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Locking Suggestions and Help

Terry McKee
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Joined: Sep 29, 2000
Posts: 173
I recently picked up a book Patterns in Java Volume 1 that contains a ReadWriteLock Pattern. I originally thought that the locking of this project would take the longest amount of time both in design and implementation. However, using the example program in the book I was able to finish the locking in 1 hour. Basically, the pattern states that there are two different locks: ReadLock and WriteLock. Any number of objects can grab a read lock and use it because they are only accessing data. The only stipulation is that if there are any write locks than everyone else has to wait. This is so that no one corrupts the data.
The main reason that I like this pattern is that it separates almost completely the LockingManager from the objects that use it. This is excellent for reuse!
The main drawback is that if any client fails before releasing a lock -- the only way to release that lock is to start over the application. Though this is a pretty major implication. I don't think that it is a show stopper for this project. The project indicates that we don't have to make this production level code. I am pretty sure that as long as I indicate that I am aware of this problem in the design decisions that I'll be ok.
Nevertheless, I am still going to see if I can modify the pattern a little bit so that it can keep track of lost clients.
What does everyone think?
Peter den Haan
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While read and write locks are a good idea, the API as has been given to you does not allow you to distinguish between them. The instructions don't ask for it either. Admittedly every real database has them, but then again, building a real database is beyond the scope of the assignment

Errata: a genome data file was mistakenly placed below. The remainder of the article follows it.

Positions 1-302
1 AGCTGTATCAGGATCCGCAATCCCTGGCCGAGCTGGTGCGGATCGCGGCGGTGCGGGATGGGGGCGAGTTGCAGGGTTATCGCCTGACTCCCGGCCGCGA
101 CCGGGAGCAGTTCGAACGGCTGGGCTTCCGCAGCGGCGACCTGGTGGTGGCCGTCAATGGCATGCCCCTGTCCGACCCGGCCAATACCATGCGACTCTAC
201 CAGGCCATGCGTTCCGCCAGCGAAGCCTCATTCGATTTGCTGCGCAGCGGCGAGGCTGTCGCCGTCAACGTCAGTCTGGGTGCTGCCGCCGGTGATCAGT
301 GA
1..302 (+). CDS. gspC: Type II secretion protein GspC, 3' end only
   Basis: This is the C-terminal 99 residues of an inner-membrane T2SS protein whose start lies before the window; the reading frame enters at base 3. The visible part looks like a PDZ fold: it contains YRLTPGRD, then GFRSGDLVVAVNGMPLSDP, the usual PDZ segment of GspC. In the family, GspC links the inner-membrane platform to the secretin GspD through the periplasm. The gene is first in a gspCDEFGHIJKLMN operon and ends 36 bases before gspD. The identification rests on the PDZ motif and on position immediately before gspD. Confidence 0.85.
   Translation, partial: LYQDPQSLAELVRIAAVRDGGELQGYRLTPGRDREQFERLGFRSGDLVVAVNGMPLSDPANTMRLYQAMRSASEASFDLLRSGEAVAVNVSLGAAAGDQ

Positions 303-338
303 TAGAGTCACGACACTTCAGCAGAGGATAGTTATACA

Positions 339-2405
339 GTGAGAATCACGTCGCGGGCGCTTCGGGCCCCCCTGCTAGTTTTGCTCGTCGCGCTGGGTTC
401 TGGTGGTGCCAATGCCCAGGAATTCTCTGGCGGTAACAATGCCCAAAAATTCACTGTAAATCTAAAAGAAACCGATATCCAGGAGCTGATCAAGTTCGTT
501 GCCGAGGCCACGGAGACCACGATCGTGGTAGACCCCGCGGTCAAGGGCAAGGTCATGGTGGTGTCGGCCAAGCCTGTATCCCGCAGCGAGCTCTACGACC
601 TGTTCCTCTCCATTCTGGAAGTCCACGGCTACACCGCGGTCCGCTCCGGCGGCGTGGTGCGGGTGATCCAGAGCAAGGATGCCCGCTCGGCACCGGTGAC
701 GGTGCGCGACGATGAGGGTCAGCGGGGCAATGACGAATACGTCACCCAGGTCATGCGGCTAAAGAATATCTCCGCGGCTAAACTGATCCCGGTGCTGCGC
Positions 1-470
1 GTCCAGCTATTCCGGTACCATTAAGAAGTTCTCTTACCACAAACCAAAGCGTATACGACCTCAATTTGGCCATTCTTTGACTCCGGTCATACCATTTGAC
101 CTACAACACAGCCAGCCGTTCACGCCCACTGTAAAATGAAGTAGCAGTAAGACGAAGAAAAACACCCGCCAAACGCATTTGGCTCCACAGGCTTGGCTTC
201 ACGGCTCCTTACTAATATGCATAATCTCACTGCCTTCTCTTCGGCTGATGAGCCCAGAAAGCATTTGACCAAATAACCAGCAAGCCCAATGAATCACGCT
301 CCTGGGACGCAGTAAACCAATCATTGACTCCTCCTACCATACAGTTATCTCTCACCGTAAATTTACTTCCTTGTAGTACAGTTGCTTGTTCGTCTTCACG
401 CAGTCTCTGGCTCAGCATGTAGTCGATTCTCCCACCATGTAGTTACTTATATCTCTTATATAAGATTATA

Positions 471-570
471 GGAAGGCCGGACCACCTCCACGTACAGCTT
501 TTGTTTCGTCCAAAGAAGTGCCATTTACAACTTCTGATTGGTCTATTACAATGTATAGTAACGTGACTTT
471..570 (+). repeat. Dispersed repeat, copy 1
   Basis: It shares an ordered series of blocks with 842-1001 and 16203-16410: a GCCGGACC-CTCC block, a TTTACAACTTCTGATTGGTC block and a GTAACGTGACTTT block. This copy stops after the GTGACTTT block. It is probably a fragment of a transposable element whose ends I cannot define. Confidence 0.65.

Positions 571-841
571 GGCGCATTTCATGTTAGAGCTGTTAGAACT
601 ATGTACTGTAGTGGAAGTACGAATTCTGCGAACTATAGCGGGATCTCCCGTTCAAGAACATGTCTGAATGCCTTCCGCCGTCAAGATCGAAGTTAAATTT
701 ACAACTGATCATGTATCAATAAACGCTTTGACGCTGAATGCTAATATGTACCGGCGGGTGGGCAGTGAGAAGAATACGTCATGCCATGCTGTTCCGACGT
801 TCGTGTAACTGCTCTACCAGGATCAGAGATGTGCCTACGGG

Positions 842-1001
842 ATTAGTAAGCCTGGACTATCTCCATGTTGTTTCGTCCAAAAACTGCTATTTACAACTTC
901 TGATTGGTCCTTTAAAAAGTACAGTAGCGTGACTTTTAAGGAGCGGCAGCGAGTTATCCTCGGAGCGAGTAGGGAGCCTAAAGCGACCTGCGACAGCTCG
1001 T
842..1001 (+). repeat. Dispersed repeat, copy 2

Separating out the lock manager is another good idea; nothing stops you from doing that even if you just implement exclusive locks.
Finally, the ability to clean up after dead clients is, I believe, also quite orthogonal to the type of locks you implement. In any case I don't think it's a requirement (although I personally did implement it).
- Peter
Gennady Shapiro
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Joined: Sep 25, 2001
Posts: 196
I just looked up this design pattern and I like the fact that an incoming request doesn't have identify itself by name or another unique id. This makes it easy to manage lock requests from anonymous users.
I do have a few questions though.
This design pattern seems to be concerned with keeping count of read/write-threads for AN OBJECT. In other words, the way it is being described a Lock Manager keeps track of a singular object, in our case the Data, not a record. To keep track of N records you either have to instantiate N Lock Managers or modify the algorithm to have maintain 2 Vectors for waiting and outstanding reads and Vector of Vectors for waiting writes; and, of course, you have to alter your logic accordingly. Now this is getting a little too complex, no? Or is that OK to to issue a Lock Manager for every record?